Microsoft has released an emergency patch that addresses the remote code execution vulnerability in the Windows Print Spooler, known as the PrintNightmare.
According to Microsoft in their security advisory:
A remote code execution vulnerability exists when the Windows Print Spooler service improperly performs privileged file operations. An attacker who successfully exploited this vulnerability could run arbitrary code with SYSTEM privileges. An attacker could then install programs; view, change, or delete data; or create new accounts with full user rights.
The vulnerability exists in all versions of Windows and Windows Server, and patches have now been released for most versions of Windows 10 (KB5004945) and Windows Server 2019 (KB5004947). The problem lies in the way new printer drivers can be added to the print spooler and the vulnerability allows anyone to install code which pretends to be a printer driver which will then be executed with system privileges. If the computer happens to be a domain controller this would allow the whole domain to be compromised.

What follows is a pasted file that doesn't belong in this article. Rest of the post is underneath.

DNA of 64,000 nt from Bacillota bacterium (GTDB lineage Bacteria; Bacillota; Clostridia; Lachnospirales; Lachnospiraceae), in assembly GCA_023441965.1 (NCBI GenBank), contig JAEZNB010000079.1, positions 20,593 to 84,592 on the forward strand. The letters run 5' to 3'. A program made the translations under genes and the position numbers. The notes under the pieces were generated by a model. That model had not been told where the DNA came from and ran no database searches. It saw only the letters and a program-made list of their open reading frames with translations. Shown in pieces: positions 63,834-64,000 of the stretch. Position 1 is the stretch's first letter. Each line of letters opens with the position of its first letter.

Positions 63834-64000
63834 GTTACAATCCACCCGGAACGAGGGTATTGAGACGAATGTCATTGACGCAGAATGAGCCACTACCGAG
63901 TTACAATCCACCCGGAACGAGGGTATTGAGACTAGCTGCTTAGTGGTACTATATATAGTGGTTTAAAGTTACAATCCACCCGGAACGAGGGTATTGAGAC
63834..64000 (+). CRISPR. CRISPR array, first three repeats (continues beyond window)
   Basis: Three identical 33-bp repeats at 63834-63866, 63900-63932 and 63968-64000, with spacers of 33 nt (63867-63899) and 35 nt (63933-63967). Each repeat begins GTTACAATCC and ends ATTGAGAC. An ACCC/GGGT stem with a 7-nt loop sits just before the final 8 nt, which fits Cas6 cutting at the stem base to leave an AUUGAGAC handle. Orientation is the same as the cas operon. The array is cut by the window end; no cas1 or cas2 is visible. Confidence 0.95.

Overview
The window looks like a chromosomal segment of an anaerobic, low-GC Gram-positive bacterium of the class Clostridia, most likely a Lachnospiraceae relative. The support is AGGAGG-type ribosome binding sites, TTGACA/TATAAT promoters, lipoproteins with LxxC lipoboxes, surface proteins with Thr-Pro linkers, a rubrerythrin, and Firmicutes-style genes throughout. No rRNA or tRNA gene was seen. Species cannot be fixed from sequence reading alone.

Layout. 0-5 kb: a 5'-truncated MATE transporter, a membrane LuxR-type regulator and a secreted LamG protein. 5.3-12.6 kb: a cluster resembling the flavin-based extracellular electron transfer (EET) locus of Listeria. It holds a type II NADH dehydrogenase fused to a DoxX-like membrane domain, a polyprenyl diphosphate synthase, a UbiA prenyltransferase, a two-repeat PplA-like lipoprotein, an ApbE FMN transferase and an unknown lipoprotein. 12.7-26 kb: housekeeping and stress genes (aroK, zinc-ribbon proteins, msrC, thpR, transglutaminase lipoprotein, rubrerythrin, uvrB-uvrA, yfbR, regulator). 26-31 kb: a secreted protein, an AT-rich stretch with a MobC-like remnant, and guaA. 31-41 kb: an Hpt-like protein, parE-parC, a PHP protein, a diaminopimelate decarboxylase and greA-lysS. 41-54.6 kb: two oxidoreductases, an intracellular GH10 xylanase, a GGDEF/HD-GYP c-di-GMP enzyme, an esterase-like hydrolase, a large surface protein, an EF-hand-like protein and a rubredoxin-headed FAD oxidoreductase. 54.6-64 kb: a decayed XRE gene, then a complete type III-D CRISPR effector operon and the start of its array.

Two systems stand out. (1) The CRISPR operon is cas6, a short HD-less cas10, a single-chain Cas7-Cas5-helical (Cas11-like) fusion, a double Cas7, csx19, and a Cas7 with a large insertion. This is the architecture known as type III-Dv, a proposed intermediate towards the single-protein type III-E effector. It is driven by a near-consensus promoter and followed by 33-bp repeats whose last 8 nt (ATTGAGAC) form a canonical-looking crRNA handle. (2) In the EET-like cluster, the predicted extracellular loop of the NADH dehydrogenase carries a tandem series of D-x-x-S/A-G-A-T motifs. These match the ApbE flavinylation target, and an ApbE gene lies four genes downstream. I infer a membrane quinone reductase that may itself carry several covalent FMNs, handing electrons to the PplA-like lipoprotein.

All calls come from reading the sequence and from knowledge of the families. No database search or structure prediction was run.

These emergency patches address the remote code execution vulnerability aspect of PrintNightmare (CVE-2021-34527), but there remains an local escalation privilege vulnerability that still needs to be addressed by a future patch.
Systems are only vulnerable to PrintNightmare if the Print Spooler is enabled in Windows (and it is by default and it is needed in order to perform any local or remote printing). If remote printing is disabled, then the vulnerability cannot be exploited remotely- but it can be exploited by a local user.
Microsoft recommends that Domain Controllers are not used as print servers and the Print Spooler service should be disabled as a matter of course on domain controllers.